An hour and a half later we had found 10 bridges, 15 primitive road signs, 0 snags guarding perfect gravel bars, and I was the monkey with the football. Aly at this point pipes up and says park it here under this bridge “let’s fish”. It was by far the worst spot we had driven by, passing up tons of good spots looking for that damn rock, but it was going to be dark very soon.

          We pulled our waders on as fast as we could and rigged our center pins wondering if we would even get a cast in before sunset in this tight little valley. Racing down the bank peering into the water for any signs of a steelhead, I had my doubts about our chances of success.

          My first cast proved me wrong, much to my delight. When my float went down I set the hook hard and fast. A beautiful 28” summer steelhead broke the surface doing back flips for me in the long shadows of the setting sun. A few minutes later I had him to hand, admiring his strength after such a long trip this far up the Columbia. A few casts later I hooked another in almost pure darkness as night fell on us. Two fish in 15 casts I thought? Not a bad start.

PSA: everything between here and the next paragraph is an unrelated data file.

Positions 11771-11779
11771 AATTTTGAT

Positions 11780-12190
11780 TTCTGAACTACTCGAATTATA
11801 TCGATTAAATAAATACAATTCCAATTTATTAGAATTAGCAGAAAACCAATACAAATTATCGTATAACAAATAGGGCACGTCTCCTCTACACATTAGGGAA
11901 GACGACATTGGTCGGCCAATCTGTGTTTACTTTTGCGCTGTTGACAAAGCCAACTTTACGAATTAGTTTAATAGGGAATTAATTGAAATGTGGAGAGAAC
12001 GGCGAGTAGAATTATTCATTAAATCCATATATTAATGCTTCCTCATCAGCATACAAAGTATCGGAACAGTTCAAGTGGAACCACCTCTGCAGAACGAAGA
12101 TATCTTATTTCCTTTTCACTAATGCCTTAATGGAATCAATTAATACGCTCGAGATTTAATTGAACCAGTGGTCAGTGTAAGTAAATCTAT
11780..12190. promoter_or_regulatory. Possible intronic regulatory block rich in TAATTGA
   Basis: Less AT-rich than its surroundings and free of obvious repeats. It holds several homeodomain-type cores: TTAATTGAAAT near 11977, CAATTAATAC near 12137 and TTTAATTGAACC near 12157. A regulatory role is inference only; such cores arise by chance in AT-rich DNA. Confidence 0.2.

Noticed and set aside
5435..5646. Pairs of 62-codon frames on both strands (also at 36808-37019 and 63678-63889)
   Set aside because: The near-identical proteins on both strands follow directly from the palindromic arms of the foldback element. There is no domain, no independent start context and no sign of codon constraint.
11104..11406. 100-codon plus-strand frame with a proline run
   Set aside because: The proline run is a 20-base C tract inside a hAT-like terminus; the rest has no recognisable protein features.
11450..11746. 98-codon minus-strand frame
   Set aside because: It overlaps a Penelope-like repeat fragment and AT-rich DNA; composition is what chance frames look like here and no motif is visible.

Aly suggested it first. We needed a hotel room. Both of us wanted round two in the morning. There wasn’t much to choose from in Pateros, WA. One hotel and we got the last room. We found a little pub up the street and watched a ball game while killing a plate of Terry’s (owner of Kody’s Saloon) almost famous oysters. It was a very pleasant evening all in all and the start of a deeply seeded love that Aly and I have found for this little place.